Origins of the Christmas tree
by Marsha Mundy 11/01/2006 / Holidays
With all the hoopla lately about calling Christmas trees - holiday trees, I was curious about just how the custom of Christmas trees began.
As a Christian, I had been taught that Martin Luther, one of the founders of the protestant faith, was walking through a forest on Christmas Eve, he was looking at an evergreen tree and saw the stars shining through the branches. He was so enamored by the sight that he cut a small tree, took it home and tried to create the starlight affect by placing candles on the branches. Thus, the first Christmas tree.
Another legend has an English monk, Saint Boniface, coming upon a group of pagans gathered around an oak tree to sacrifice a child to their god Thor. He stopped the sacrifice by felling the tree with one blow from his fist. In the place of the oak, a small fir tree grew. He told the pagans that the fir was the tree of life and that it symbolized eternal life in Christ.
Yet another legend stems from the "Paradise Play" from medieval times. Many people couldn't read and plays were used to teach Bible lessons. The "Paradise Play" performed on Christmas Eve, told the story of the creation of man and the fall of Adam and Eve. The fall was represented with Eve picking an apple from a tree. In winter, no apple trees had green leaves, so an evergreen tree was substituted and apples were hung from the branches.
One more legend refers to a poor woodsman who met a lost and hungry child on Christmas Eve. Even though he was poor, he gave the child food and shelter for the night. The next morning he found a beautiful glittering tree outside his door. The child was really the Christ child in disguise and he created the tree to reward the man for his charity.
Every legend that I could find had Christmas as an origin for the tree.
Another legend that I discovered while searching for Christmas tree origins was the tradition of topping a tree with an angel or a star. The decorations symbolize the star of Bethlehem or the angel that appeared to the shepherds to tell them about the birth of Christ.
In Ireland, a large candle is placed in the window of the home on Christmas Eve to symbolize that Mary and Joseph would be welcomed into the home. The couple could find no lodging in Bethlehem except a stable and that is where Mary gave birth to Jesus. Showing that you welcome the couple to your home with a candle in the window is another way of celebrating the birth of Jesus.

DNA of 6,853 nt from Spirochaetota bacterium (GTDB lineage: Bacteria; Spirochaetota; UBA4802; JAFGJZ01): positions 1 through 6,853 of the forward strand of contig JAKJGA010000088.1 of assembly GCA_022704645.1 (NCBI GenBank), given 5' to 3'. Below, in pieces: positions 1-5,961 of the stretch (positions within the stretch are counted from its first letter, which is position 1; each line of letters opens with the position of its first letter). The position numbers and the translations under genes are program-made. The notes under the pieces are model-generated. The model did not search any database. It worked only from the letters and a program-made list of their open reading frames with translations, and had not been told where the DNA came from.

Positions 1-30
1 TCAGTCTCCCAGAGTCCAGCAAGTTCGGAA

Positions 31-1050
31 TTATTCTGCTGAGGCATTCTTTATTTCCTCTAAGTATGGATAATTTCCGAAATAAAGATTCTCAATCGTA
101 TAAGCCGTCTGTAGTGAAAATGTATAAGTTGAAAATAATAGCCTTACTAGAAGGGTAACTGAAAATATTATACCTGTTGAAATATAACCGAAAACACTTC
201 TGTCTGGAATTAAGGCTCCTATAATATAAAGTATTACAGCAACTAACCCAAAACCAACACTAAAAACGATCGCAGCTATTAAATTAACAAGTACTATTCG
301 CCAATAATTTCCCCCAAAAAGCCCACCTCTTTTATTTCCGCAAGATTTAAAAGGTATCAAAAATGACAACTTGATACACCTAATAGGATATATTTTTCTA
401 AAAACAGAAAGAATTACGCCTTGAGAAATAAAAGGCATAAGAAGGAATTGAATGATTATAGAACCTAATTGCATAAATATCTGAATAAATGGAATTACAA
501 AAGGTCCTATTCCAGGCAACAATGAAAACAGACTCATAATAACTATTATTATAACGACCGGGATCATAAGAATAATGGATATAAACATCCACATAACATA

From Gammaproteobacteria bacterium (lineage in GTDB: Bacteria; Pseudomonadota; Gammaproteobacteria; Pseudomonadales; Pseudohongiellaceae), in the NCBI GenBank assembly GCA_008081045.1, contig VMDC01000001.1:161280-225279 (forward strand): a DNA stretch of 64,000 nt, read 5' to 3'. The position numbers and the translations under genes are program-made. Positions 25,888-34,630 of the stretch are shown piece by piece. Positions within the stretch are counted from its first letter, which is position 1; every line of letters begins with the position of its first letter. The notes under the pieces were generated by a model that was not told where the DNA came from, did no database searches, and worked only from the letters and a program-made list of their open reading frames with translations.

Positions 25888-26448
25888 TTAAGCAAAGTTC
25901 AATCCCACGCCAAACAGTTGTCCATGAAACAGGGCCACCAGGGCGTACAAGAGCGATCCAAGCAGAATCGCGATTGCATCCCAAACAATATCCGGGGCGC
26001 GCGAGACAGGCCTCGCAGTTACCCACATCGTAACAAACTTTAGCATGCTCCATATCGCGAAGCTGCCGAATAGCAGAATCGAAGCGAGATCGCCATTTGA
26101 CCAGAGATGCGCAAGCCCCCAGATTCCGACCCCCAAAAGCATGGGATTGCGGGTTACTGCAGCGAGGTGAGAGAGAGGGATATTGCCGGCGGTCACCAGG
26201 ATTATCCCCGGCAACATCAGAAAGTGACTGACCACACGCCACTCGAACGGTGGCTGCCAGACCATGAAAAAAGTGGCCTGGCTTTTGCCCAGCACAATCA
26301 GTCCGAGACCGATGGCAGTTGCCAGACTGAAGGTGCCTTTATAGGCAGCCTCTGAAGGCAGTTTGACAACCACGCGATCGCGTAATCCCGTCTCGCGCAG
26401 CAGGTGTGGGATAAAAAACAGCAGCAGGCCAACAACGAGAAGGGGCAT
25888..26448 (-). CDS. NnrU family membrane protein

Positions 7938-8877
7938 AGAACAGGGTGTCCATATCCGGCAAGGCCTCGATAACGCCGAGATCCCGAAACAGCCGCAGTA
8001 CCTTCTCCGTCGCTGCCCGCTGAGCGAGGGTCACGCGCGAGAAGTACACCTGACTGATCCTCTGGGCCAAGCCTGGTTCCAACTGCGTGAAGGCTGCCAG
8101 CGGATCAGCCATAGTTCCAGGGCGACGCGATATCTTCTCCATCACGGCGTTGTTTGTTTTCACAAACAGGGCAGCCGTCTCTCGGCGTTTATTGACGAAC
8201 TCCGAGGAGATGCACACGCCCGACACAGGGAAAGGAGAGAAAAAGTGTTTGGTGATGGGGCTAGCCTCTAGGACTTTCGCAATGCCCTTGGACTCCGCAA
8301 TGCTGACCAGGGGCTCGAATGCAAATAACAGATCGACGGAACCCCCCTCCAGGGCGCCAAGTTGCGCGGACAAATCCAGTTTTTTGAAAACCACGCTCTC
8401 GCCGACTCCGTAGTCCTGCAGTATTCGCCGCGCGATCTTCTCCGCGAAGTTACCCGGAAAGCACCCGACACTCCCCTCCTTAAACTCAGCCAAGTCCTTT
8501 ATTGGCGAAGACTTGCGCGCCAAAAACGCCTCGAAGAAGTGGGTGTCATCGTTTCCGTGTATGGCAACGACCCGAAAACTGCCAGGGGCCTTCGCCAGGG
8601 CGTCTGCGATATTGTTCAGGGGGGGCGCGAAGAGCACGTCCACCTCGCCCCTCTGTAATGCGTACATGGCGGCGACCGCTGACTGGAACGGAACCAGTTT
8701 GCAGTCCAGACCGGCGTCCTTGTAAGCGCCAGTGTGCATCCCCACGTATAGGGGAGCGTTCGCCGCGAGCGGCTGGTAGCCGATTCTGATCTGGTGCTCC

The Jewish holiday Hanukkah or the Feast of Lights is a celebration of the Jewish victory from occupation and the cleansing of their temple performed in December. They use lights and decorations during the same time as the Christmas celebration, but the Jewish people are not celebrating the birth of Christ.
I researched the holiday of Kwanzaa to see if a tree was part of their celebration and found that it is a relatively new holiday. Created in 1966 by Dr. Maulana Karenga of California State University to celebrate the African American family, community and culture. It is observed from Dec. 26 to Jan 1 and builds on five fundamental activities; in gathering, reverence, commemoration, recommitment and celebration. It is a cultural holiday, not a religious one and is practiced by Africans of all religious faiths.
I have not found the Christmas tree with any origin than that of Christianity. Therefore, I will always refer to it as the Christmas tree.
Another thing that I discovered was the roots of the phrase "Merry Christmas." Christmas is a translation of the old English Cristes Maesse or the Mass of Christ. It was celebrated on the eve of his recognized birthday. When the phrase "Merry Christmas" first came about, the word merry meant peaceful or blessed. So when someone wished you a "Merry Christmas," they were actually saying "have a peaceful, blessed Mass of Christ," or in terms today "have a peaceful and blessed Christmas."
I suppose that I could wish you Happy Holidays and that would encompass Hanukkah, Kwanzaa and Christmas, but then I'm not Jewish and don't celebrate Hanukkah, I'm not African-American and don't celebrate Kwanzaa. I am, however, a Christian and I do celebrate the birth of Jesus Christ and so I wish you a "Merry Christmas."
Marsha Mundy, of Bethel, Ohio, is a Christian and a news editor for a county paper. She is the wife of a pastor, the mother of two sons and grandmother of five. She can be reached by email at email@example.com. To see her weekly column visit www.newsdemocrat.com and click on opinion.